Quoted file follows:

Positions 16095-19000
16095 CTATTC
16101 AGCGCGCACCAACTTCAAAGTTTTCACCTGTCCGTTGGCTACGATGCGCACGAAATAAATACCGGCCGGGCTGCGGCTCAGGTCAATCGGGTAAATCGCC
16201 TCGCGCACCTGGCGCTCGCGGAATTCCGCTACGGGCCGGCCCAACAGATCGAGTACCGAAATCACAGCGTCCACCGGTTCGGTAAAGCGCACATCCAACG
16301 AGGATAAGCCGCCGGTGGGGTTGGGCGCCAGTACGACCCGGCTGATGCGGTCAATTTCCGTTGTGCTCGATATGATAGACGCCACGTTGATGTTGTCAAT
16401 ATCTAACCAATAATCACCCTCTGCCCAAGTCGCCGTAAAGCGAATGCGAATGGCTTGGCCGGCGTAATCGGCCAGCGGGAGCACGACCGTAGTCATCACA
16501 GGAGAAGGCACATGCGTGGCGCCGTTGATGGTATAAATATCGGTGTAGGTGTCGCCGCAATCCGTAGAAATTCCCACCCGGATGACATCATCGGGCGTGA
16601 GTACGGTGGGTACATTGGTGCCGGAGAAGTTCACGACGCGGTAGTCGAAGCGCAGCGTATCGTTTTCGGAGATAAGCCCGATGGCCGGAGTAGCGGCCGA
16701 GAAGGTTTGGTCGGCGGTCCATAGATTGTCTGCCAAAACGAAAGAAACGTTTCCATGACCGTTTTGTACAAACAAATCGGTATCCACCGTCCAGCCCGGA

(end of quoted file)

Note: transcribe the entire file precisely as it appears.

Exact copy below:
Positions 16095-19000
16095 CTATTC
16101 AGCGCGCACCAACTTCAAAGTTTTCACCTGTCCGTTGGCTACGATGCGCACGAAATAAATACCGGCCGGGCTGCGGCTCAGGTCAATCGGGTAAATCGCC
16201 TCGCGCACCTGGCGCTCGCGGAATTCCGCTACGGGCCGGCCCAACAGATCGAGTACCGAAATCACAGCGTCCACCGGTTCGGTAAAGCGCACATCCAACG
16301 AGGATAAGCCGCCGGTGGGGTTGGGCGCCAGTACGACCCGGCTGATGCGGTCAATTTCCGTTGTGCTCGATATGATAGACGCCACGTTGATGTTGTCAAT
16401 ATCTAACCAATAATCACCCTCTGCCCAAGTCGCCGTAAAGCGAATGCGAATGGCTTGGCCGGCGTAATCGGCCAGCGGGAGCACGACCGTAGTCATCACA
16501 GGAGAAGGCACATGCGTGGCGCCGTTGATGGTATAAATATCGGTGTAGGTGTCGCCGCAATCCGTAGAAATTCCCACCCGGATGACATCATCGGGCGTGA
16601 GTACGGTGGGTACATTGGTGCCGGAGAAGTTCACGACGCGGTAGTCGAAGCGCAGCGTATCGTTTTCGGAGATAAGCCCGATGGCCGGAGTAGCGGCCGA
16701 GAAGGTTTGGTCGGCGGTCCATAGATTGTCTGCCAAAACGAAAGAAACGTTTCCATGACCGTTTTGTACAAACAAATCGGTATCCACCGTCCAGCCCGGA